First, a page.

South Carolina assures the Court that it will not hold its state senate primary elections, now scheduled for June 12, 1984 (unless R. 321 is precleared, in which case they will occur July 24th), until Act 257 is precleared. Although it agrees not to conduct its primaries prior to preclearance, however, it clearly believes itself entitled and intends to conduct the antecedent activities necessary to prepare for them prior to preclearance, which include, we know, at the least the candidate qualification filing presumably completed on March 30, 1984, subject, of course, to reopening pursuant to R. 321. (The other activities are not specified by South Carolina, but we surmise they refer to such matters as printing ballots, reserving polling places, coordinating election judges, and advertising the elections). Only if it is allowed to conduct these activities now, the State asserts, will it be able to go forward with the primary elections whenever they are to take place.

 Thus, this Court must determine whether candidate qualification filing and certain other steps being taken by the State of South Carolina in preparation for the primary elections constitute "implementation" of an unprecleared voting change. If they are, the United States asks the Court to declare the candidate qualification process invalid, require the State to establish an orderly election schedule to begin only after Act 257 has been precleared, and permit both candidates who have already qualified and others who may wish to do so after preclearance stand for election. South Carolina urges that not only would such an order be otherwise inequitable as well as unnecessary, it would upset the status quo.4

 Section 5 of the Voting Rights Act provides that until a voting change is precleared by either the Attorney General or the District Court for the District of Columbia, "no person shall be denied the right to vote for failure to comply with such qualification, prerequisite, standard, practice, or procedure [voting change]. . . ." 42 U.S.C. 1973c. Defendants contend that South Carolina cannot, absent preclearance, conduct any activities in preparation for the senate primaries without violating the Voting Rights Act. *fn5" They cite the seminal cases of Georgia v. United States, 411 U.S. 526, 93 S. Ct. 1702, 36 L. Ed. 2d 472 (1973); Perkins v. Matthews, 400 U.S. 379, 91 S. Ct. 431, 27 L. Ed. 2d 476 (1971); and Allen v. State Board of Elections, 393 U.S. 544, 89 S. Ct. 817, 22 L. Ed. 2d 1 (1969), for the proposition that voting changes may not be implemented before preclearance and elections will be enjoined if they are, but they rely primarily on Busbee v. Smith, No. 82-0665, Slip Op. (D.D.C. May 24, 1982) (order granting injunction), to support their assertions that "implementation" begins, specifically, with candidate qualification filing.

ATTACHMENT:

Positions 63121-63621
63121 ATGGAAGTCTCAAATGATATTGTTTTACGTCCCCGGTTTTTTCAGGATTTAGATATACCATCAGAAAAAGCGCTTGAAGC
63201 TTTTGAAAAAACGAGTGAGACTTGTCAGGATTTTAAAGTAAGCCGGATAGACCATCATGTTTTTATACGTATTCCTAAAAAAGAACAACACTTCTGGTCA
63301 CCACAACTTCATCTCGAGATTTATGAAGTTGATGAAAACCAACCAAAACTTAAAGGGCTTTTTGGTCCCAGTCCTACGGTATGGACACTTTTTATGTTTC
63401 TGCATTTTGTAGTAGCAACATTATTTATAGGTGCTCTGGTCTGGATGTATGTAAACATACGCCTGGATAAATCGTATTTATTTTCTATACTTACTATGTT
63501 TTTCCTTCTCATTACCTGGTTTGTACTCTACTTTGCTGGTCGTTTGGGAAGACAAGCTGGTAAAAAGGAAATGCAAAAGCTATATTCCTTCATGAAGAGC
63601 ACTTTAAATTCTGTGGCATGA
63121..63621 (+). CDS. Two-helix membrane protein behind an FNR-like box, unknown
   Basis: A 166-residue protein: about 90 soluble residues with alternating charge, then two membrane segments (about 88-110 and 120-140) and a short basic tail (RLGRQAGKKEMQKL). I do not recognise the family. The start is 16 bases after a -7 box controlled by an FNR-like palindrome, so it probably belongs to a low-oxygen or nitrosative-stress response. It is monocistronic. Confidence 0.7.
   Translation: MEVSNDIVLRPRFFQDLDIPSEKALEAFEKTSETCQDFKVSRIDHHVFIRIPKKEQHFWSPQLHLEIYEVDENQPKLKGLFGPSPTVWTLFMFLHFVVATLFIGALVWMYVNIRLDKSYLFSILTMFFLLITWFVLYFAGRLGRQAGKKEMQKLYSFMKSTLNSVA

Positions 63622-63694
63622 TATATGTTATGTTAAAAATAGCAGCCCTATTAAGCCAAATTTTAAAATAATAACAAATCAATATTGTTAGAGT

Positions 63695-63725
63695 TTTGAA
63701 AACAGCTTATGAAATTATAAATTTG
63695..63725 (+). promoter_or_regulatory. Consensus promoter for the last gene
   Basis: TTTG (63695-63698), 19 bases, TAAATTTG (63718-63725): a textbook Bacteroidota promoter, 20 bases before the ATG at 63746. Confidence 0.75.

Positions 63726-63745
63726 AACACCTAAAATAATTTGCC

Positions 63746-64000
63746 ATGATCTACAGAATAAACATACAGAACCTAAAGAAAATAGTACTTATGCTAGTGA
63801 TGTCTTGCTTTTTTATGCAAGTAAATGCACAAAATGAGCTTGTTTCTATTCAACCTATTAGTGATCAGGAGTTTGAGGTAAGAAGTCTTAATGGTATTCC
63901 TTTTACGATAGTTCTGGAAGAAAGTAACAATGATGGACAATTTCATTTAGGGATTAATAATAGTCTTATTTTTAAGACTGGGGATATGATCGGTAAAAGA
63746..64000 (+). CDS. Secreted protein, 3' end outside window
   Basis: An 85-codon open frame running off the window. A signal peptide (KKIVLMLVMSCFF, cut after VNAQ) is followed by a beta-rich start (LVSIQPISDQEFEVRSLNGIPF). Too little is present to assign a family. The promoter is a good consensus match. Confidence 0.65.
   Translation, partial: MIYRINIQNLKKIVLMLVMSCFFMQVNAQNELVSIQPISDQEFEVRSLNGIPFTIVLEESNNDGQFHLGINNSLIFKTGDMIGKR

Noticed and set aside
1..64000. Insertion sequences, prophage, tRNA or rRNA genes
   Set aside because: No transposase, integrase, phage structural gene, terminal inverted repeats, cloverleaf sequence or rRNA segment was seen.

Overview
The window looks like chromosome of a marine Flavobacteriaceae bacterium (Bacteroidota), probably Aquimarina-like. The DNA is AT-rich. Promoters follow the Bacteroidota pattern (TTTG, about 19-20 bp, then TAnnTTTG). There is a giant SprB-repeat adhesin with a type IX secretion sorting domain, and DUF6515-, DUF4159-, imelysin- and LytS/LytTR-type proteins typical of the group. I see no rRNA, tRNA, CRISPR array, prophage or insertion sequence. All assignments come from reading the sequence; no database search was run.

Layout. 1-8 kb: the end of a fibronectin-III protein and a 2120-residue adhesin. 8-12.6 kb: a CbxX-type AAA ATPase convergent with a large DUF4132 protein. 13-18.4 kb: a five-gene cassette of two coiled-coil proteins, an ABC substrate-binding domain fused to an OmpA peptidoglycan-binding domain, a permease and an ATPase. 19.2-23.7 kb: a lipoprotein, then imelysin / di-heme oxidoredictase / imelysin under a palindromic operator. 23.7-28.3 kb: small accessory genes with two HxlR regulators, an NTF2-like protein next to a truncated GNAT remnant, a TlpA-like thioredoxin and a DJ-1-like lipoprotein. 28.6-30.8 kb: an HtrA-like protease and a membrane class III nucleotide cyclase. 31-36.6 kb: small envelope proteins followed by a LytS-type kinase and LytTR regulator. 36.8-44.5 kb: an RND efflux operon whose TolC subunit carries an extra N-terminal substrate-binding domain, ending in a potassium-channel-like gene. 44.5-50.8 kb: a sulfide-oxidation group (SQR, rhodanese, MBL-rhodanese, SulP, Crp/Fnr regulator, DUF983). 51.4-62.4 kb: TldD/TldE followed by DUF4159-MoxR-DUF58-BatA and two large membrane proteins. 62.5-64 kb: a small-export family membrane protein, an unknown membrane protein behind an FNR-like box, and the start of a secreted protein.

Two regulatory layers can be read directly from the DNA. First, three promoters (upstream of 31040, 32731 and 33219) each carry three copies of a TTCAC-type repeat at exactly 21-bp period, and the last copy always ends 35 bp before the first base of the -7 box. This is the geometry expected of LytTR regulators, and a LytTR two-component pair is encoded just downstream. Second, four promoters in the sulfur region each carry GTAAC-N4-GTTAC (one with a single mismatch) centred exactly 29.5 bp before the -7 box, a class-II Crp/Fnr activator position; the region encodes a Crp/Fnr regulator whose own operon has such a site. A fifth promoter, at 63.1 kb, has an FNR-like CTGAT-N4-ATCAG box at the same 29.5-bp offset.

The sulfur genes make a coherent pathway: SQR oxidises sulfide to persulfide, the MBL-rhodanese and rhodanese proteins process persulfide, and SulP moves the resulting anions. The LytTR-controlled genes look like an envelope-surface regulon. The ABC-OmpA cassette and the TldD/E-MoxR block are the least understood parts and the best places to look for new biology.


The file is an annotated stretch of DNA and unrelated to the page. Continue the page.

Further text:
South Carolina, on the other hand, asserts that "mere candidate filing for party primaries does not constitute implementation of Act 257." *fn6" Rather, it says, such activity implements, if anything, the general state law, S.C.Code Ann. § 7-11-210 (1976 and Cum.Supp.), which was precleared by the Attorney General in 1978, and which provides that each prospective candidate for state or local office wishing to be placed on the primary ballot must file a "notice of candidacy and pledge" with county political party chairpersons by March 30th of a general election year.

 South Carolina's thesis that its candidate filing procedures implement only the precleared S.C.Code Ann. § 7-11-210 is specious. Aspiring senatorial candidates in South Carolina are filing to stand for election in districts laid out by Act 257, not by Section 7-11-210 (and not by the legislation it was enacted to replace), in order to prepare for what South Carolina hopes will be an early summer primary, occurring pursuant to a precleared Act 257, well before the general election in the fall. *fn7" It is obvious that South Carolina is implementing the unprecleared Act 257 through candidate filing procedures, as well as any other activities it plans in anticipation of the senatorial primary.

 In the virtually identical Voting Rights Act case of Busbee v. Smith, No. 82-0665, Slip op. at 2, 5 (D.D.C. May 24, 1982) (order granting injunction), in which the State of Georgia had declared its intention to commence a congressional candidacy qualification period, this court enjoined actions which would implement the unprecleared act "in any fashion," including the opening of the candidate qualification period, and Georgia's application to, successively, the three-judge panel, Chief Justice Warren Burger, and Justice William Rehnquist for a stay of the injunction were to no avail. Busbee v. Smith, 549 F. Supp. 494, 497 n. 1 (D.D.C.1982), aff'd on other grounds, 459 U.S. 1166, 103 S. Ct. 809, 74 L. Ed. 2d 1010 (1983). This Court is satisfied, as was the Busbee court, that candidate qualification under an as yet uncleared districting plan ...